All these strengths and weaknesses come into play when watching the new 4K release of the original (and vastly superior) Total Recall. The native 4K scan of the film's original camera negative allows the VW790 to draw out all the crisp detail in the film's Oscar-winning model work. The excellent motion handling also ensures the swooping camera moves around the alien artefacts on Mars are delivered with smooth precision. The deep, saturated and nuanced reds and pinks of Mars itself are also gorgeously rendered, while flesh tones appear suitably natural (apart from the mutants). However, as before, the highlights lack some pop and there is occasional loss of shadow detail.
The VW790ES is a great choice for gamers, largely thanks a 36ms input lag, which is pretty low for a projector. This measurement also applies to any picture mode, as long as you have the Input Lag Reduction control engaged. The images produced are detailed, bright and colourful, regardless of whether you're gaming in SDR or HDR, while the motion handling ensures smooth and responsive gaming. The laser light source also means you don't have to worry about wearing out the bulb because of marathon gaming sessions. The result is highly engaging big-screen action, that is a suitably immersive gaming experience.
Finally, if you're still interested in the third dimension, the Sony delivers an excellent performance with 3D movies. We happened to have a pair of XpanD X105-RF-X1 glasses, so we charged them up and popped on the 3D torture test on the second Spears and Munsil test Blu-ray. The VW790 handle these extremely well, with no signs of crosstalk. The images had wonderful depth, with bright and detailed images, plus some nice motion handling. Movies were equally as impressive, and the climactic battle in Avengers: Endgame was a real treat. There was staggering amounts of depth and detail in the image, especially during the "on your left" scene as the heroes arrived through portals.
- Impressive SDR images
- Excellent HDR images
- Great 3D performance
- Good black levels and shadow detail
- Stable and long-life laser light source
- Accurate out-of-the-box measurements
- Reference calibrated images
- Fully motorised lens zoom/shift/focus
- Good lens and sharp images
- Low input lag for a projector
- Doesn't apply dynamic tone-mapping
- Some backdoor noise reduction
- Build quality could be better
- Gap around lens looks strange
- Lens memory doesn't work properly
- Can be noisy in higher light mode
Sony VPL-VW790ES 4K Laser Projector Review
Should I buy one?
The Sony VPL-VW790ES is an undeniably impressive SXRD projector that makes full use of its bright laser light source, so if you want a long lifespan and consistent performance, this is the model for you. It also delivers wonderfully detailed images, thanks to the native 4K panel and new 'X1 for Projector' processor. The VW790's exceptional sharpness does occasionally look slightly digital in appearance, and there's some backdoor noise reduction being applied, but the overall accuracy, brightness, black levels and colour reproduction are sure to please, as will the excellent 3D performance and 36ms input lag.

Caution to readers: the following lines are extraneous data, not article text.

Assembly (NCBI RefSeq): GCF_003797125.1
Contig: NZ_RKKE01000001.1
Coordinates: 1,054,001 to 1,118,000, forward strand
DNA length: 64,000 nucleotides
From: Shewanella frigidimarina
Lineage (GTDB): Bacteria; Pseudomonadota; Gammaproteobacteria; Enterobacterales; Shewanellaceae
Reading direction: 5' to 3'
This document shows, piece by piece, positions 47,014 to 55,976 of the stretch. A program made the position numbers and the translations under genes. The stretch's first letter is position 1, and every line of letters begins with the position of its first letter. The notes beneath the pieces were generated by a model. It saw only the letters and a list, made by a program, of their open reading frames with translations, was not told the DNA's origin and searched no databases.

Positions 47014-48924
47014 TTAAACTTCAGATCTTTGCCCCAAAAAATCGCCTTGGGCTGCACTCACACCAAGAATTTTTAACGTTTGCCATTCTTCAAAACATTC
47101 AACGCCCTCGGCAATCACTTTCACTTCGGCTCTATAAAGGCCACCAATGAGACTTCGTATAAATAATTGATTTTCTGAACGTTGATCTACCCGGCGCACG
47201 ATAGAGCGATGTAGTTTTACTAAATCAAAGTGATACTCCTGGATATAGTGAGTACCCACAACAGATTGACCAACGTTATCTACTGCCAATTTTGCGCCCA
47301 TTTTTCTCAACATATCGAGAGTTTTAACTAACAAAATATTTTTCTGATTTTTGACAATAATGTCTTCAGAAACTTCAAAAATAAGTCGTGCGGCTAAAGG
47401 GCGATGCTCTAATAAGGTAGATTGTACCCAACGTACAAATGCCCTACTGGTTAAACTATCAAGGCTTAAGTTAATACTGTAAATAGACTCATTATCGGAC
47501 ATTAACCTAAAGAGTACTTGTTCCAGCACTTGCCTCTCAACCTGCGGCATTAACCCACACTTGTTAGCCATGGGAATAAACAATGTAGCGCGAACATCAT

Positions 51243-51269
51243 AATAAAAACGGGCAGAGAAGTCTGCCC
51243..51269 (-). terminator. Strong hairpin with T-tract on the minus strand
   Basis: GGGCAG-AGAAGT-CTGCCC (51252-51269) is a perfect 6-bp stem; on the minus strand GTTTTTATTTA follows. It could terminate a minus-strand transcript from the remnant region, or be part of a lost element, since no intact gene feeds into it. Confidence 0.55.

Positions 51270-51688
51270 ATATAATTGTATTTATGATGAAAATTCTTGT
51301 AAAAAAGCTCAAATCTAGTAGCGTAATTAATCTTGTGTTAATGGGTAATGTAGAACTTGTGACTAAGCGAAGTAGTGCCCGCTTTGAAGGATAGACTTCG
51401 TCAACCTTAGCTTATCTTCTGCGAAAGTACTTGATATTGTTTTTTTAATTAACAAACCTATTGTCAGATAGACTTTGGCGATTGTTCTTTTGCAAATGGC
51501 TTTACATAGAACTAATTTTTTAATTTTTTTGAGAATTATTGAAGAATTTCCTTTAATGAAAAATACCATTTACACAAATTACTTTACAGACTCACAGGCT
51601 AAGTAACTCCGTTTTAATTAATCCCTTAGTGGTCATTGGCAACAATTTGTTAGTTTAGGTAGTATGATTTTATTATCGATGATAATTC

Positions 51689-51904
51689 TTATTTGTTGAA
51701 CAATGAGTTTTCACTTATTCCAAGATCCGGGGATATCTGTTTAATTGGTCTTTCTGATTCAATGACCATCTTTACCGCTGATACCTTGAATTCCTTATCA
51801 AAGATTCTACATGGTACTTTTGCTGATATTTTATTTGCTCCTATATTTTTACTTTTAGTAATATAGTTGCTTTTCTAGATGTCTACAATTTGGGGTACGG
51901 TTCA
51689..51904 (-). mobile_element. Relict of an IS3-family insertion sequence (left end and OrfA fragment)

The HDR performance is generally good, even if sometimes lacks the pop of other projectors, and the colours are often exceptional. The Dynamic HDR Enhancer is effective at improving the perceived HDR, but it doesn't use dynamic tone-mapping, applying a static S-curve and using the laser brightness and dynamic iris instead. In terms of other issues, the build quality could be better given the price, and the lens memory feature is frustrating – never seeming to return correctly to a saved position. However, overall this is a cracking all-rounder, and the Sony VW790ES 4K laser projector comes highly recommended.
What are my alternatives?
The obvious alternative is the JVC DLA-N7, which is not only a fantastic projector, but also £3,500 cheaper. Of course you don't get the benefits of a laser light source, and the N7's bulb is only rated at 1,900 lumens, but in all other respects this is a superior beamer. There's a native 4K D-ILA chipset, all-glass lens, and fantastic level of build quality, plus a host of useful features that includes a lens memory that works perfectly every time, and impressively crosstalk-free performance with 3D.
The images are accurate, detailed and wonderfully film-like, and while not quite as sharp as the Sony, they never look processed or digital in appearance. The N7 also benefits from JVC's legendary black levels, which results in impressive contrast ratios. The SDR performance is superb, and the HDR images are the best we've seen from a projector thanks to dynamic tone mapping. Best of all JVC has already released two major firmware updates, ensuring this projector remains up-to-date.
Contrast/Dynamic Range/Black levels
2D Picture Quality
3D Picture Quality
Picture Quality Out-of-the-Box
Picture Quality Calibrated
Ease Of Use
Value For Money